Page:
It could take up to 2 years to completely discharge your bankruptcy. In between then, you will be required to complete multiple forms and documents that are complicated and must be completed accurately. Lying or deceiving the court on any aspect of your finances is considered a federal crime and it is not taken lightly. In fact, you may be investigated by the FBI. You must disclose all your finances and be completely honest with any answer you give regarding your bankruptcy.

Other Options to Consider

There are some alternatives to bankruptcy that you may want to consider before you decide to file. A debt consolidation loan may be another option that can help you eliminate your debt without damaging your credit score as a bankruptcy would.

Debt Consolidation Loans

Debt consolidation loans allow you to pay off your high interest debts with a loan, and repay the loan in one single monthly installment. If you have multiple credit cards with high interest rates, or you have other personal loans or payday loans, you may want to consider a debt consolidation loan, but you must consider your specific financial situation in order to determine if this loan is the best option for you. Using a credit card payoff calculator will help you determine the right choice in this scenario.

A debt consolidation loan should have a lower interest rate than what your other creditors are currently charging you on your other accounts. This can be difficult if you have a low credit score, but there are lenders who will consider applicants with bad or poor credit if their income reflects an ability to repay the loan. If the monthly loan payment is not much less than what you are currently paying to your creditors in total, then you may have difficulty repaying the loan.

To use a debt consolidation loan successfully, you will need to reduce your spending to eliminate the use of credit cards completely. Financial freedom will only be achieved if you stop accumulating debts and begin living on only your income. Not only should you eliminate the use of credit cards, but you may also want to consider increasing your income so you can begin to build a savings or emergency fund. This is the only way you will be able to live a life free of debt.

Know Your Finances

Regardless of if you decide to pursue bankruptcy vs debt consolidation, it is important to know the details of each so you can make the best decision for you and your family. A credit counselor is a great resource to utilize that can help you make an informed decision. It doesn’t feel good to be overwhelmed in debt, but you don’t want to make another financial mistake that will cost you significantly. Understanding your finances is essential to making the best decision to eliminate your debt.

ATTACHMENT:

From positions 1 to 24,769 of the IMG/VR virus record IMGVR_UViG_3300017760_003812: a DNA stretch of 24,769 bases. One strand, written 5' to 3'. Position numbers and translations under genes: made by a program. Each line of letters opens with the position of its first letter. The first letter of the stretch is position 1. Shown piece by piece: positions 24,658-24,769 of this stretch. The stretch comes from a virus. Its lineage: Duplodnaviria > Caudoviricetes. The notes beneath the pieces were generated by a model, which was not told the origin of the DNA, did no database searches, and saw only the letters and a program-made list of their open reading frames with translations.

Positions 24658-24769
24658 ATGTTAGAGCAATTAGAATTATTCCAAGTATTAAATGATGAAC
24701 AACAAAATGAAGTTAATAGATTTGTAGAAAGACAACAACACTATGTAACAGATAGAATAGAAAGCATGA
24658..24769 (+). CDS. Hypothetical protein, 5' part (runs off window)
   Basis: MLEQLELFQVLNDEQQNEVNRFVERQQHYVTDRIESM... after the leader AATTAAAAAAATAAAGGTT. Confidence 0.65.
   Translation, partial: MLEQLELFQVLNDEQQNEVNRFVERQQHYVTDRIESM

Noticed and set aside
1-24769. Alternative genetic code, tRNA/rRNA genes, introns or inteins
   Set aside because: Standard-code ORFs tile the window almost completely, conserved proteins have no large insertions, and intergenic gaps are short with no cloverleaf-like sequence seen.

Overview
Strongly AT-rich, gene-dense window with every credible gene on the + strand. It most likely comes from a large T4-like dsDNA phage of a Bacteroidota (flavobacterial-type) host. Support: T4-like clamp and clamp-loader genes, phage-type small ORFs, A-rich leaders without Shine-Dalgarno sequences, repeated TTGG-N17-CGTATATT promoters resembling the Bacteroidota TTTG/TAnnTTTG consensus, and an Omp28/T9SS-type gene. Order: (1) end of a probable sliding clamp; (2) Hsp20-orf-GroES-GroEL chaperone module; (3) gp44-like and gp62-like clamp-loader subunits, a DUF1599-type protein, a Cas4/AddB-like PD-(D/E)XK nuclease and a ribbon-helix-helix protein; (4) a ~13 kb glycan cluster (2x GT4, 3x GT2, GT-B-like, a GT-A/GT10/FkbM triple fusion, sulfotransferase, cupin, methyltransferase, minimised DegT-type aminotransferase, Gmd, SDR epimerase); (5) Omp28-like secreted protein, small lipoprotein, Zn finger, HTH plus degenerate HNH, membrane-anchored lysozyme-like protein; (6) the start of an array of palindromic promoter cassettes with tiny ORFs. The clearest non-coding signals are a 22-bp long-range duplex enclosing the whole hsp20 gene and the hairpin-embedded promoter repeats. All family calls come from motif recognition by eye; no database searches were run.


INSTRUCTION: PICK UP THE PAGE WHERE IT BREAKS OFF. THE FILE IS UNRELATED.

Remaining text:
If you are drowning in debt and receiving harassing phone calls from creditors or collections agencies, then a bankruptcy may provide you some relief. You have to be prepared to live on just your income alone without the assistance of credit cards or payday loans or other high-interest options. Although it is a long process and it does have some consequences, a bankruptcy can eliminate all your debts and allow to start over living debt-free. Of course, it will negatively impact your credit score, but if you are severely in debt, chances are your credit score is already damaged.

A court proceeding can be intimidating, but if you are honest and provide all the required information, a bankruptcy can be a life-changing event that improves your quality of life. If you are willing to accept the consequences, this may be a good financial decision.


Dan Steadman

Dan Steadman

Financial Advisor, MoneyBeagle

Dan is one of the top financial experts when it comes to debt consolidation. With more than 20 years of experience helping people tackle debt, he has a unique insight when it comes to solving debt-related problems. 

Dan got his start when he went to work for a bank after getting his Business Degree. He worked his way up and became a loan officer. This position gave him unique insights into the ways that financial products work and how people can utilize different financial products to improve their lives. He’s seen hundreds of success stories and just as many failures – so he knows what steps are most likely to help his readers.

Get out of Debt Today